Marva Collins, educator who aimed high for poor, black students, dies at 78

Marva Collins, a former substitute teacher whose success at educating poor black students in a private school she founded made her a candidate for secretary of education and the subject of a television movie, died on Wednesday in a hospice near her home in South Carolina. She was 78.

Her death was confirmed by Hospice Care of the Lowcountry in Bluffton, S.C.

After working as a substitute teacher for 14 years in Chicago public schools, Ms. Collins cashed in her $5,000 in pension savings and opened Westside Preparatory School in 1975. The school originally operated in the basement of a local college and then, to be free of red tape (the same reason she said she had refused federal funds), in the second floor of her home.

She began with four students, including her daughter, charging $80 a month in tuition. Enrollment at the school, on Chicago’s South Side, grew to more than 200, in classes from prekindergarten through eighth grade. It remained in operation for more than 30 years.

Ms. Collins set high academic standards, emphasized discipline and promoted a nurturing environment. She taught phonics, the Socratic method and the classics and, she insisted, never expected her students to fail.

“Kids don’t fail,” she once said. “Teachers fail, school systems fail. The people who teach children that they are failures — they are the problem.”

At Westside Prep, she said in 2004 when she was awarded the National Humanities Medal, “there are no dropouts, no substitute teachers, and when teachers are absent, the students teach themselves.”

“We’re an anomaly in a world of negatives,” she added. “Our children are self-motivated, self-generating, self-propelled.”

An article about the school in 1977 in The Chicago Sun-Times attracted national attention, an interview on “60 Minutes” and the interest of filmmakers, who went on to produce “The Marva Collins Story,” a 1981 television movie on CBS with Cicely Tyson playing Ms. Collins and Morgan Freeman as her husband. She even appeared briefly in a video for Prince’s song “The Most Beautiful Girl in the World.”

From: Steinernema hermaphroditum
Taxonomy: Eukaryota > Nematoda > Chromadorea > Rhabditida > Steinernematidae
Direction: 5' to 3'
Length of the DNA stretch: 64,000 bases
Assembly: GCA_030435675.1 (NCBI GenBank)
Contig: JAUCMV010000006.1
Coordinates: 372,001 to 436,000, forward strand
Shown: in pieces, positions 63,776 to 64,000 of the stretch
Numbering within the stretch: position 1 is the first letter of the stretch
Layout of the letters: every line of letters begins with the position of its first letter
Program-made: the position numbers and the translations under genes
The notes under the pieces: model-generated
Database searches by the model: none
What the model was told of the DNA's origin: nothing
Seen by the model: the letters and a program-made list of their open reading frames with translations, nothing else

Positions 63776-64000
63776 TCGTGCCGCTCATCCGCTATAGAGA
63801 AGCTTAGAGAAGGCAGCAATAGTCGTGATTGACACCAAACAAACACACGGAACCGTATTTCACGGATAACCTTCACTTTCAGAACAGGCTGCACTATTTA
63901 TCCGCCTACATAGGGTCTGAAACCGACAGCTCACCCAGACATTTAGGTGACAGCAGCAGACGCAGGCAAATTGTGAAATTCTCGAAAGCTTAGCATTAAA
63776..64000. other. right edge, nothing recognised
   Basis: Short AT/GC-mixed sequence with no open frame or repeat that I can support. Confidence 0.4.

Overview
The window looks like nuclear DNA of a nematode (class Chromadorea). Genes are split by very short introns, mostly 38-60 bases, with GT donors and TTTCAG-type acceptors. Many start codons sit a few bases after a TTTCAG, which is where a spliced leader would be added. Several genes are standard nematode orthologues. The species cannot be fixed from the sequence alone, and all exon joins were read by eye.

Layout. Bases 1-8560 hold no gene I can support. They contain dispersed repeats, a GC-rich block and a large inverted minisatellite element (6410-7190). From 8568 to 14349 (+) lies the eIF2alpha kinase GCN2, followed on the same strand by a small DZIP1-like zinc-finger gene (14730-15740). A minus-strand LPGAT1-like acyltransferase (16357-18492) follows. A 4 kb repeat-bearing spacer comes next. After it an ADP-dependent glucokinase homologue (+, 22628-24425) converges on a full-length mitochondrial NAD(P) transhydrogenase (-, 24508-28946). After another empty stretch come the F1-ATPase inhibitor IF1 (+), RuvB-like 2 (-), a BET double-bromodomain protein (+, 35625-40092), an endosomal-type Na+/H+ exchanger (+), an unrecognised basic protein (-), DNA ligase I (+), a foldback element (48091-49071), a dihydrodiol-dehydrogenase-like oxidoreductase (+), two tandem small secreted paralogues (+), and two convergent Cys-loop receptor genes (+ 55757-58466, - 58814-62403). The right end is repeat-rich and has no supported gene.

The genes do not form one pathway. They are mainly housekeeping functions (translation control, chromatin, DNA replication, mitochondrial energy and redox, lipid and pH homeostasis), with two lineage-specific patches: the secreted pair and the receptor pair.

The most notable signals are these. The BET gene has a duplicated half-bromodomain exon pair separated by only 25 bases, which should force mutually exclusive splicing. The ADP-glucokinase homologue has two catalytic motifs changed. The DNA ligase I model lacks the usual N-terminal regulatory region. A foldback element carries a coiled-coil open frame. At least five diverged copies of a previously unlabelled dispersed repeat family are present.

As her stature as an educator grew, she began to train other teachers from around the country and published several books, including “ ‘Ordinary’ Children, Extraordinary Teachers” and “Marva Collins’ Way,” written with Civia Tamarkin. Speaking engagements followed.

In 1980, President-elect Ronald Reagan was said to be leaning toward choosing Ms. Collins for secretary of education, but she said she would reject the job if it were offered. By that time she had already turned down offers to run the public school systems in Chicago and Los Angeles.

Marva Delores Knight was born in Monroeville, Ala., on Aug. 31, 1936. Her father, Henry, was a merchant, cattleman and undertaker. Her mother was the former Bessie Nettles.

Raised in Atmore, near Mobile, in the segregated South, she graduated from Clark College in Atlanta, now Clark Atlanta University, and taught in Alabama schools before moving to Chicago. There she worked as a medical secretary before becoming a substitute public-school teacher.

She married Clarence Collins, who died in 1995. They had three children, two of whom, Eric and Patrick, survive her, as does her mother, Bessie Mae Johnson; a sister, Cynthia Sutton; and her second husband, George R. Franklin.

In 1982, Ms. Collins was stung by accusations that she was not certified as a teacher and that she had overstated her record of success, but parents of the children in her school rallied to her defense. Her supporters said that as a substitute teacher she had not needed formal certification; others said their children had shown great progress after enrolling in the school.

“I’ve never said I’m a superteacher, a miracle worker, all those names they gave me,” she told The New York Times that year. “It’s unfair to expect me to live up to it. I’m just a teacher.”

Ms. Collins later turned over the operation of Westside Prep to her daughter, Cynthia. It closed in 2008, with annual tuition at $5,500 and enrollment dwindling.

Ms. Collins moved to Hilton Head, S.C., where she organized programs to train teachers and administrators.

She insisted that she never craved awards or publicity. All she wanted, shetold The Island Packet, the local newspaper, in 2007, was “to be able to say I got an A-plus on the assignment God gave me.”

Source: NY Times

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